My husband wears jeans every day for work, and he goes through them at an alarming rate. Several years ago I started saving the pockets for future upcycling into fabric art. Now I have a stack of pockets waiting in search of a project.
One day a couple of months ago one of my coworkers, Mary Walter, came to our office’s weekly show-and-tell session with what she called a Patched Pocket Panel. I took one look and knew this was a project that would serve several of my creative needs: I could incorporate some of the pockets, use up some of my random fat quarters, and solve a storage problem in the mudroom all at the same time.
Here are the directions for making the Patched Pocket Panel
- Nine 8″ x 8″ cotton fabric squares
- ¾ yard cotton fabric for backing and hanging sleeve (if desired)
- 9 pockets from formerly loved jeans
- 25″ square of batting
- Thread, denim (or size 90/14) machine needle, acrylic ruler, cutting mat, rotary cutter
|One of several upcycling ideas for clothing in the
Fall 2012 issue of Stitch magazine.
1. Lay out the 9 cotton squares and place a denim pocket on each.
2. For easy placement, press each cotton square and pocket in half, lengthwise. Layer a pocket onto a cotton square, lining up the pressed folds and placing the point of the pocket ½” from the bottom edge of the cotton square.
3. Sew each pocket to a cotton square stitching on the sides and the bottom, following the double-stitched lines of the pocket.
4. Arrange the sewn pocket panels into 3 rows of 3 squares. Sew each row together alternating the direction of the pressed seams to nest the seams where the squares meet.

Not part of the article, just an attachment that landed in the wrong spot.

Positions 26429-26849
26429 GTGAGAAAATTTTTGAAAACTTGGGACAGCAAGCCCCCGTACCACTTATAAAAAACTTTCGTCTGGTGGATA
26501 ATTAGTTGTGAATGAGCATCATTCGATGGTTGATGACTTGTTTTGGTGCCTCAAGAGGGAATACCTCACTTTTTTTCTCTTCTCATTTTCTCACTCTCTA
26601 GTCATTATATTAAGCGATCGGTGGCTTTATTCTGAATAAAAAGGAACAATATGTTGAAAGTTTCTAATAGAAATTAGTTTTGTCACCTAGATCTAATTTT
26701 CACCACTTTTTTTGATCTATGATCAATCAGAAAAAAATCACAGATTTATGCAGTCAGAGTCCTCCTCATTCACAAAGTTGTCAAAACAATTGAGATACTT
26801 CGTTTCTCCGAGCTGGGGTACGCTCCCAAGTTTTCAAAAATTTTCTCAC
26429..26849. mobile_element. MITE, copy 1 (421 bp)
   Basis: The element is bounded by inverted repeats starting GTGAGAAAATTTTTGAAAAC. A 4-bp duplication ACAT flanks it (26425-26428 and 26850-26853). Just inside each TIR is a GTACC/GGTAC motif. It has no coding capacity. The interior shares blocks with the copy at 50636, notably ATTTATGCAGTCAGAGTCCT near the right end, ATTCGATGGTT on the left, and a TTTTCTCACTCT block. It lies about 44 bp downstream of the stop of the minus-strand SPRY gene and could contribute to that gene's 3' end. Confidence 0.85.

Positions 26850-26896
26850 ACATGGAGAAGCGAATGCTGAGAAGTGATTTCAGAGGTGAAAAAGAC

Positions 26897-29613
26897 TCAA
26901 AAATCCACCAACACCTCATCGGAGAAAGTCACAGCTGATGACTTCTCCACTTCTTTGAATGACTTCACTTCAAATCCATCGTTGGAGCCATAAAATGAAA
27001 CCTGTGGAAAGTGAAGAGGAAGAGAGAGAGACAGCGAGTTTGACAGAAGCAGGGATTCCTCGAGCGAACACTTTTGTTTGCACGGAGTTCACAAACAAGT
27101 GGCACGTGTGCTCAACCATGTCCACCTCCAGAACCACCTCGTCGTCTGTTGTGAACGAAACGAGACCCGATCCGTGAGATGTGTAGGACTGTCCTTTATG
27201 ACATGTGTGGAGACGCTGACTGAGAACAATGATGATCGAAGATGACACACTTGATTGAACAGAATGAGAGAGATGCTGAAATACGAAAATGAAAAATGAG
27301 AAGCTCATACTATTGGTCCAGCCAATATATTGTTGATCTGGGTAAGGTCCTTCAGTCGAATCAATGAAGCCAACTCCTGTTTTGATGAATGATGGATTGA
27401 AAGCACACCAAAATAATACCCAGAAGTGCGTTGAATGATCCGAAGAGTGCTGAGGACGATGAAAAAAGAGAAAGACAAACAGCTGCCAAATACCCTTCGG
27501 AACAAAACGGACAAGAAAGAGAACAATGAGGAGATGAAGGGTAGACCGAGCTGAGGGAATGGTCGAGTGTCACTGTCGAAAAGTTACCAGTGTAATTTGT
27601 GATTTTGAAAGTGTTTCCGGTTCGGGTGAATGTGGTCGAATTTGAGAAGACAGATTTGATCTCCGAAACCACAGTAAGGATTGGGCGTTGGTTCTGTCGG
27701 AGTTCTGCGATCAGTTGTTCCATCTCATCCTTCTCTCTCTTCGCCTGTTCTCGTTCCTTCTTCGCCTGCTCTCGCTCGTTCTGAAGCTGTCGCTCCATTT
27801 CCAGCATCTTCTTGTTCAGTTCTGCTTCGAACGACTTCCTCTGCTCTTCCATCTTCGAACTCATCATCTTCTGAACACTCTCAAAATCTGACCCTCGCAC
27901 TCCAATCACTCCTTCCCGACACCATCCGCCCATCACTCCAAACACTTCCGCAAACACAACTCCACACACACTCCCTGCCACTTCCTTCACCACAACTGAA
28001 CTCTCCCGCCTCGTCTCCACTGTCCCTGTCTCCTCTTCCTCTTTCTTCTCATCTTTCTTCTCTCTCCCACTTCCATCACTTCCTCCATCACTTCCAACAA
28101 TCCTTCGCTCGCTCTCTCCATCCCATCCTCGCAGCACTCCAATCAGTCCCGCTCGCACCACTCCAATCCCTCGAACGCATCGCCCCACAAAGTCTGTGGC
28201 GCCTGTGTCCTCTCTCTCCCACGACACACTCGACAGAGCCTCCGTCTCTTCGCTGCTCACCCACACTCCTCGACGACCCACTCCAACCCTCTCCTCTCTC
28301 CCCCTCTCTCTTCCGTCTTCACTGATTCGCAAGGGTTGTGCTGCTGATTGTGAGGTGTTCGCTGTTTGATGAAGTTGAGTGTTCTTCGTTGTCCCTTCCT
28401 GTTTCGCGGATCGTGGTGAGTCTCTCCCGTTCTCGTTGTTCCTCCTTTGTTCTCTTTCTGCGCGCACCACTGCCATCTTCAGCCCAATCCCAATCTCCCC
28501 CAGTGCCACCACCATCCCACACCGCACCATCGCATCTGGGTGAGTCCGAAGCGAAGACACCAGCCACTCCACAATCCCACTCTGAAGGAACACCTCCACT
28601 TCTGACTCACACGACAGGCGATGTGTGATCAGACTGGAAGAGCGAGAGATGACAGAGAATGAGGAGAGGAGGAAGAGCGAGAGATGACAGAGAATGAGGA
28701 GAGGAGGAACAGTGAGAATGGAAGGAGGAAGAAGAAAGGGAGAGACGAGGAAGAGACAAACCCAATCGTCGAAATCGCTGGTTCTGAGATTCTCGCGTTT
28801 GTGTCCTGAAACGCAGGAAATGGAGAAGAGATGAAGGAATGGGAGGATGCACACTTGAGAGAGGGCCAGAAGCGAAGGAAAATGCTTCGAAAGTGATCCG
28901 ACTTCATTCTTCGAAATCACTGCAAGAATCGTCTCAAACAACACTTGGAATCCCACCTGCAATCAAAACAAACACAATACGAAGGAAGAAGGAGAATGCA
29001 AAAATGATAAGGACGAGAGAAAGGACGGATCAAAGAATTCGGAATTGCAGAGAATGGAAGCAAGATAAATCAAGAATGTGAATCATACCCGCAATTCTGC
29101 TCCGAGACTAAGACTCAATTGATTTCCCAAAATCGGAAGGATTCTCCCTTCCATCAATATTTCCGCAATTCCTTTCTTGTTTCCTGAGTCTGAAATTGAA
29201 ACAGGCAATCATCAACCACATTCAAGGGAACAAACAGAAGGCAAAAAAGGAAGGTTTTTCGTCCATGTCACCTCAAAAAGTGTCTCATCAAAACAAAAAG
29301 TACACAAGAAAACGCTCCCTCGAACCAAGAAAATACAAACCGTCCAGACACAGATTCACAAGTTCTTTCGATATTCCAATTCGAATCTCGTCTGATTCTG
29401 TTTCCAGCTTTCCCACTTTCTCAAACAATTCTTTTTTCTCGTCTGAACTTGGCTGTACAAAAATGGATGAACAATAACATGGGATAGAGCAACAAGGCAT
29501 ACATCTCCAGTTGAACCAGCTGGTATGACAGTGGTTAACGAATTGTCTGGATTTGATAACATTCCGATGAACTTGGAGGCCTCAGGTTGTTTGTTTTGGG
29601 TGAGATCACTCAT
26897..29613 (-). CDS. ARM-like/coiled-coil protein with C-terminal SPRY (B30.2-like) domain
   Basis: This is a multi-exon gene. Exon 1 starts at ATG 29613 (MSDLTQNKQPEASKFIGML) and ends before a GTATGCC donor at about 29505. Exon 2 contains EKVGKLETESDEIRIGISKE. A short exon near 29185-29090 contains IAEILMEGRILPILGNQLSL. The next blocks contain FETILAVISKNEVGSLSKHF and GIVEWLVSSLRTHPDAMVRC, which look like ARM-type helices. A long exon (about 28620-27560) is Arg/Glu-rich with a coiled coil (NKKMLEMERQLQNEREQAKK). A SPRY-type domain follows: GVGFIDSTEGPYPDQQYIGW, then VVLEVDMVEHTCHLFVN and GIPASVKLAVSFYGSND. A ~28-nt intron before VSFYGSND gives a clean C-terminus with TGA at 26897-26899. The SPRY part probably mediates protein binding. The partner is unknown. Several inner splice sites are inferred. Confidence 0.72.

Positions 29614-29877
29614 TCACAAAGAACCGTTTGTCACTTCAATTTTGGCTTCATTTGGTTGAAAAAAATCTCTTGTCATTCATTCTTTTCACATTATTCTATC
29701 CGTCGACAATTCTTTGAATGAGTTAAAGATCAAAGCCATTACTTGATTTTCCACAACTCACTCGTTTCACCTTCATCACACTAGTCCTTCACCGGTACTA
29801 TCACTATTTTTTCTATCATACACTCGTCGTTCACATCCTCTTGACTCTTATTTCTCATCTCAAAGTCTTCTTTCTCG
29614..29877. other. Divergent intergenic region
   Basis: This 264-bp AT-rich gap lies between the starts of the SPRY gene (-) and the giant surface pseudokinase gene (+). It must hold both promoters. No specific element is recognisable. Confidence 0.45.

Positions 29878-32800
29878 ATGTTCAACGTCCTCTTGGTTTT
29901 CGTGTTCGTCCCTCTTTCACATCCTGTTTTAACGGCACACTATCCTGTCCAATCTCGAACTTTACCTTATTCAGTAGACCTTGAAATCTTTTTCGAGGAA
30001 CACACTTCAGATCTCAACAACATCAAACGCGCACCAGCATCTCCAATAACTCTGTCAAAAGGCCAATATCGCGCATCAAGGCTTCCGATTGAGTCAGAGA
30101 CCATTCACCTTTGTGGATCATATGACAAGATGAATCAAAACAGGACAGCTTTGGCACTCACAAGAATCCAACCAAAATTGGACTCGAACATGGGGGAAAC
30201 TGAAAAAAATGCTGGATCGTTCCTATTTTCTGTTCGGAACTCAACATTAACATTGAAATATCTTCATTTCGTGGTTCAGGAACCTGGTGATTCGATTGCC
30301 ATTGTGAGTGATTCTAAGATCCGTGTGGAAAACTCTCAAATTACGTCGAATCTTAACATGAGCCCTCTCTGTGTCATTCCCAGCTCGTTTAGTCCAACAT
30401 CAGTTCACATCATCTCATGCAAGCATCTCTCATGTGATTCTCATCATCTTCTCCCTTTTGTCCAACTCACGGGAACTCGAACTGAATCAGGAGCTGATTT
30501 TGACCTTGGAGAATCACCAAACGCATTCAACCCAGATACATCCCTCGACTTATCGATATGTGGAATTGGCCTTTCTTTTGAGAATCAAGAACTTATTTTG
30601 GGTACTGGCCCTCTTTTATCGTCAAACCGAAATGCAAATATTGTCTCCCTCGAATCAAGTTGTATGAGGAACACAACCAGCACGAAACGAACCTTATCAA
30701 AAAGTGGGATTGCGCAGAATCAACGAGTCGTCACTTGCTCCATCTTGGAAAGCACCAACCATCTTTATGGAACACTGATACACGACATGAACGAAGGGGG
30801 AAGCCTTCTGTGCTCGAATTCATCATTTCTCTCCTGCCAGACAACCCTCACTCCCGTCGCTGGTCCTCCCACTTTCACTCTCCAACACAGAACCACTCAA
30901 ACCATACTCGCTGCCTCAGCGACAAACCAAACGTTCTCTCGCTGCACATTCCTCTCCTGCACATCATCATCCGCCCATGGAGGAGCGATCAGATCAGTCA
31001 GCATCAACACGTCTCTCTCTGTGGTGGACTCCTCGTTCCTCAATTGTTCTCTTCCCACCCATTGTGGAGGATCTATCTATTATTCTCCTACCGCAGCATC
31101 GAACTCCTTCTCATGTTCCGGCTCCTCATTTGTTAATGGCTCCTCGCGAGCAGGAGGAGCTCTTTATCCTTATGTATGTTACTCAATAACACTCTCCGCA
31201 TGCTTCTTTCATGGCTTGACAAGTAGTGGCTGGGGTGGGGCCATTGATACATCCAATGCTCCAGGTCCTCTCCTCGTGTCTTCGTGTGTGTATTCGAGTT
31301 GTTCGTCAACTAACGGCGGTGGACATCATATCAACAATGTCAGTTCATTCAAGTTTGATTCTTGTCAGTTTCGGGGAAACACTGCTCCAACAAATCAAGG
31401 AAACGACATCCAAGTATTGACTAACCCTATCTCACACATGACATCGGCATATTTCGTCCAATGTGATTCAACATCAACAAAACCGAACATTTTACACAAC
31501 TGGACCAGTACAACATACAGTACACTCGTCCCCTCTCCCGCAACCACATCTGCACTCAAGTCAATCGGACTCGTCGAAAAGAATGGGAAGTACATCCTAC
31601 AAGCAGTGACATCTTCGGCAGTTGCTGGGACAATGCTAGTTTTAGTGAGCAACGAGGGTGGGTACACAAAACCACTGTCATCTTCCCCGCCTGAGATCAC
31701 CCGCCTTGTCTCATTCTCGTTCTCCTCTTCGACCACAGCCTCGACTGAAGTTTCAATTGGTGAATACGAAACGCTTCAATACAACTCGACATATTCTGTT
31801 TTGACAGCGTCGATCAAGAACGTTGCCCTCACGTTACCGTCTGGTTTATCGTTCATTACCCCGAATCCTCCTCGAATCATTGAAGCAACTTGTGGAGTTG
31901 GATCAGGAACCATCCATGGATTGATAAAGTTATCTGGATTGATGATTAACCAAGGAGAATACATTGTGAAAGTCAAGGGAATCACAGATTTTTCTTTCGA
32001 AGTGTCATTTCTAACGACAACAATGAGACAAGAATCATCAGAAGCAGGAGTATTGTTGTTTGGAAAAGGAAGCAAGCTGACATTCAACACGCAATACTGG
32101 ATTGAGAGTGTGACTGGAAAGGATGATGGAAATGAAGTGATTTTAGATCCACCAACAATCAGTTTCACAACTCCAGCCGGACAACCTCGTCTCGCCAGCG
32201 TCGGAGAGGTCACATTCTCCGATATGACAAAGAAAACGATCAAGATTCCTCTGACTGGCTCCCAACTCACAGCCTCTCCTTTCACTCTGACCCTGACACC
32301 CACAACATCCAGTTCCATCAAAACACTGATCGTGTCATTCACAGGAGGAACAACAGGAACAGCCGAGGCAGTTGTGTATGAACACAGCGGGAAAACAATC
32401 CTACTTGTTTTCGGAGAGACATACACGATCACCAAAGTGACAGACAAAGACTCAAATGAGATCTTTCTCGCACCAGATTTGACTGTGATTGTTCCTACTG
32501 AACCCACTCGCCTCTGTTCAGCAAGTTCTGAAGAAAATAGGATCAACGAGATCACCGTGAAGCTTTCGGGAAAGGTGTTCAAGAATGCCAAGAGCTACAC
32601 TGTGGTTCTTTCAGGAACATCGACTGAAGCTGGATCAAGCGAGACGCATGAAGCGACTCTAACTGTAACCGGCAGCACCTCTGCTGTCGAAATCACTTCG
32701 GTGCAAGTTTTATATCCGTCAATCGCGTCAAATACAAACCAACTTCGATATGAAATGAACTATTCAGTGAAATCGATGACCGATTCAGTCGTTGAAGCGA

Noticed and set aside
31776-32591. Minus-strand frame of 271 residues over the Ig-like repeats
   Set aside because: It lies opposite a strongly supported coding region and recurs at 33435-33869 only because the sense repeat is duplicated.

5. Layer the patched panel top (right side up), the backing fabric (wrong side up), and the batting (on top). Pin the layers together. Stitch the layers together using a ¼” seam allowance, leaving a 4″ opening at the bottom for turning. Trim excess batting.
6. Clip corners, turn right side out, and press. Turn in the open seam edges and slip-stitch closed.
7. Stitch in the ditch around each pocket square.
|How to center the pocket on
the cotton square.
If you like, you can add a hanging sleeve. Or you can just tack it up on the wall (depending on your wall and what you plant to put in the pockets, if anything).
Thus summer I’m going to use mine to organize sunglasses, camp forms, sunscreen bottles, and the like. In the fall it will house school supplies, permission slips, and the extra set of keys for our new driver (yikes!).
This is just one of several clever upcycling projects in the Fall 2012 issue of Stitch magazine. Any jeans I don’t use for the panel can be transformed into a shoulder bag, and I know my teen is going to want to make several of the zippy bracelets that are featured in this issue of Stitch.
All the patterns and instructions are included, and you can download Stitch or order the print edition from the Cloth Paper Scissors Shop.
P.S. Do you turn upcycled clothing into art or craft projects? Share your stories (and links to pictures, if you have them).